Eventually. But often the pace of Karmic repercussions can be glacial, as in glaciers, which we used to have.
My impulse for Recycled Man was that he could accelerate Karma. He could cut to the chase. See the nasty out the door.
This introductory story, in which he does just that, hints – not subtly – at a backstory I worked out in the very same notebook.
It is, I hope you’ll understand, a deliberate change-up for me: a toe-tip into (what I hope is) pulpy drama. That’s new for a writer whose work is typically more light-hearted. Or was.
But as Don Secrease started adding seer-your-retina color to Paul Daly’s evocative art, I knew we had to get a print and digital edition out there – partially to gauge reaction, partially to give our new publishing company, Comicmood, a jump-start. (Will the story continue? Oh yes, if engagement and sales warrant. Let us know what you think at comicmood.com.)
Filling out the issue: a new story I guest-wrote for Terranauts: 2020, an incarnation of the long-running team created by Paul and Don, and on loan for this appearance. “The Call of Cold, Dark Places” matches the book’s tone, I thought.
More Comicmood characters are in development — get ready, here they come —and I think they all have a certain Karma of their own. The unworthy will vanish quietly. (Or maybe not-so quietly. I’m a comics fan, too. I know how we are.) The worthy?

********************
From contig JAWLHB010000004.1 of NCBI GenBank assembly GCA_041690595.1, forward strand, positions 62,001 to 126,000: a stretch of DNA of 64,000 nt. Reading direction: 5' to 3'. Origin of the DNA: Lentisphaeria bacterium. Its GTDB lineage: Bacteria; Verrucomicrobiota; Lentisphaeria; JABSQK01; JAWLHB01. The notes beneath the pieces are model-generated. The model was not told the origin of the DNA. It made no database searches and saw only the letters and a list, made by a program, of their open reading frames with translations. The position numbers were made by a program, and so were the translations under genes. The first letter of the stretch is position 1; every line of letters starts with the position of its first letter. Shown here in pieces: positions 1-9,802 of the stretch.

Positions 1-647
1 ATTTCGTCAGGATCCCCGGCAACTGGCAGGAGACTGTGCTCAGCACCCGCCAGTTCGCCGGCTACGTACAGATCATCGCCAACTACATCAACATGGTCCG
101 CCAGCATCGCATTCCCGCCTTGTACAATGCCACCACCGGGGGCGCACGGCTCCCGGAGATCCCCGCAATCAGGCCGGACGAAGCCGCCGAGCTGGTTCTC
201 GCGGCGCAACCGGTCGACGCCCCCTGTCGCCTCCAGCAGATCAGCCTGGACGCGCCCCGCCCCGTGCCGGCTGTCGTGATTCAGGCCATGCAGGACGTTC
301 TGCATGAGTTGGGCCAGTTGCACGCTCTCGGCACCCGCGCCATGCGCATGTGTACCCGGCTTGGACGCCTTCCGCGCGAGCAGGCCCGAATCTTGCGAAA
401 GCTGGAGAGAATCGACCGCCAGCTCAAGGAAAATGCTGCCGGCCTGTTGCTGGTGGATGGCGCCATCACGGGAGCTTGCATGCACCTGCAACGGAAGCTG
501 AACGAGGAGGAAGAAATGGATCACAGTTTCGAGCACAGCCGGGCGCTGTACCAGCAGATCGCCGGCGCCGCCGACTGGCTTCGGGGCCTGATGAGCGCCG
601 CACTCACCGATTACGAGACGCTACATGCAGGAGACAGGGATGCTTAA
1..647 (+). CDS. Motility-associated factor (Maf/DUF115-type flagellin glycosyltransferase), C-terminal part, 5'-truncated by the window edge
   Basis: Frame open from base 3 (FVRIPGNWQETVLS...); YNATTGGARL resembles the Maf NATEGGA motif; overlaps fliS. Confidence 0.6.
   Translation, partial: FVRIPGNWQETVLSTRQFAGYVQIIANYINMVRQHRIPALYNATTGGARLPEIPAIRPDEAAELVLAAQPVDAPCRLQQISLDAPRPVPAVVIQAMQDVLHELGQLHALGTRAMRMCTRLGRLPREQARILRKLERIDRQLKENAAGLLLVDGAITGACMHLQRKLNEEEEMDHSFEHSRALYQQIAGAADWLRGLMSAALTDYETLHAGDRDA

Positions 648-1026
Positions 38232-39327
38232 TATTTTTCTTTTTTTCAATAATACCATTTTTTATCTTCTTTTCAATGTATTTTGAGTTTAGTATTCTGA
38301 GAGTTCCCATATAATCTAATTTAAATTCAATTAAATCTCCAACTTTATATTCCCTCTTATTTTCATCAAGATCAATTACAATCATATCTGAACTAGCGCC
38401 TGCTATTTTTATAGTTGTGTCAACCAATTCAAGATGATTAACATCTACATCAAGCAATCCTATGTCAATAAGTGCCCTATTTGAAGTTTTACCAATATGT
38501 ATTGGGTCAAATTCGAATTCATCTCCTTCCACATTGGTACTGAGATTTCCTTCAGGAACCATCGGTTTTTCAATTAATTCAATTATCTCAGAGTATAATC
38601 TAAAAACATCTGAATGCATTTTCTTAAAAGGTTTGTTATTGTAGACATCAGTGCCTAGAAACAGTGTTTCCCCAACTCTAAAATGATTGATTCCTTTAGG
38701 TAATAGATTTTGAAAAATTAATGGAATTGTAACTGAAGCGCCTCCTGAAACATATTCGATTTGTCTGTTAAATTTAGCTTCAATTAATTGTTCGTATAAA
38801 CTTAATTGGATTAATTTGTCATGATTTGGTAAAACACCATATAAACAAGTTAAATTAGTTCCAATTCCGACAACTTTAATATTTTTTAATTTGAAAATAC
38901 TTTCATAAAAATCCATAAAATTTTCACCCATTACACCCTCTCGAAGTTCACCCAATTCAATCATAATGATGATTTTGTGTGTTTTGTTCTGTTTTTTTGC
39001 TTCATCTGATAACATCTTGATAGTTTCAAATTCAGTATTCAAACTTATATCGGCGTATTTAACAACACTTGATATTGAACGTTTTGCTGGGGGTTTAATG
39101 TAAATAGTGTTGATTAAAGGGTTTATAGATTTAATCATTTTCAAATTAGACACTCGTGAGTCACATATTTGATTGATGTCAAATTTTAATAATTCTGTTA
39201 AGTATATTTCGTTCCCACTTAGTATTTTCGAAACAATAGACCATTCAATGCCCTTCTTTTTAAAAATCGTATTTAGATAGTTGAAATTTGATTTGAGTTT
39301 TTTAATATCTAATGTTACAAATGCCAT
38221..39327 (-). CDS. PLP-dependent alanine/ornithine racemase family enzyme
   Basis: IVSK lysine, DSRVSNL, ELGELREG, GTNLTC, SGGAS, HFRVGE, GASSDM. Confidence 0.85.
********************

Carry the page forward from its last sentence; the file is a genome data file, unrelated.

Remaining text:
Oh sure, it was fun spending, with wife Randy, 10 nights and 12 days in an all-inclusive Club Med-style resort with free ice water and unlimited I.V. drips. Let’s call it a “hospital.”
And it’ll be odd to not be able to just pick up the phone and order French Toast and Baked Lay’s. (Knowing full well they will somehow instead deliver Baked Toast and French Lay’s.)
But somehow we will proceed without a full staff of registered nurses, hospitalists and friendly floor moppers.
Back here at Apt. 1-B, I will be the hospitalist and floor mopper for a while. There will be caregiving ahead, but don’t worry, I have two allies: extra-strength Excederin and extra-strength Chardonnay.
It was roughly on the 7th day of this journey that Randy took a positive turn. ‘Til then, my poor, sweet wife was fighting a tick-born infection and its side effects – “Rocky Mountain Spotted Fever” isn’t just a John Denver song.
For days, she had but two modes: highly agitated alertness and a medicated, faraway fugue-state.
At about 10 a.m, I had just finished writing a long paragraph in my prayer journal. (Not a joke: I’ve been writing down prayers all my adult life, to good effect. I mean, I’m still here, right? And they’re still making Spider-Man movies?)
Anyway, at the end of the paragraph, I wrote the words, “Help me help this girl back.” I hit “save.”
Within two minutes, I heard her say, “I think I’m feeling better.”
Sure enough. She was smiling, sitting up in bed like Dorothy at the end of “Wizard of Oz.” (“And YOU were there! And YOU!”)
“Th… that’s good to hear,” I said, cautiously.
“In fact, I think I’ll get up and take a shower.” She hit the nurse call button.
“Eine gute idee.” (I’ve been talking German to her lately. Don’t ask me why.)
“Also, I’m starving.”
“Can you please go get me a Goodcents sandwich? I’ll have an 8-inch Italian on wheat, with Provolone, lettuce, oregano, and salt and pepper.”
“Could you be more specific?”
“And oil and vinegar.”
“You got it.”
“And Baked Lay’s.”
Again with the Baked Lay’s.
I’d like to say it was smooth sailing from there, but there were frustrating symptoms still to treat, such as a lingering headache: mine. (Just kidding.)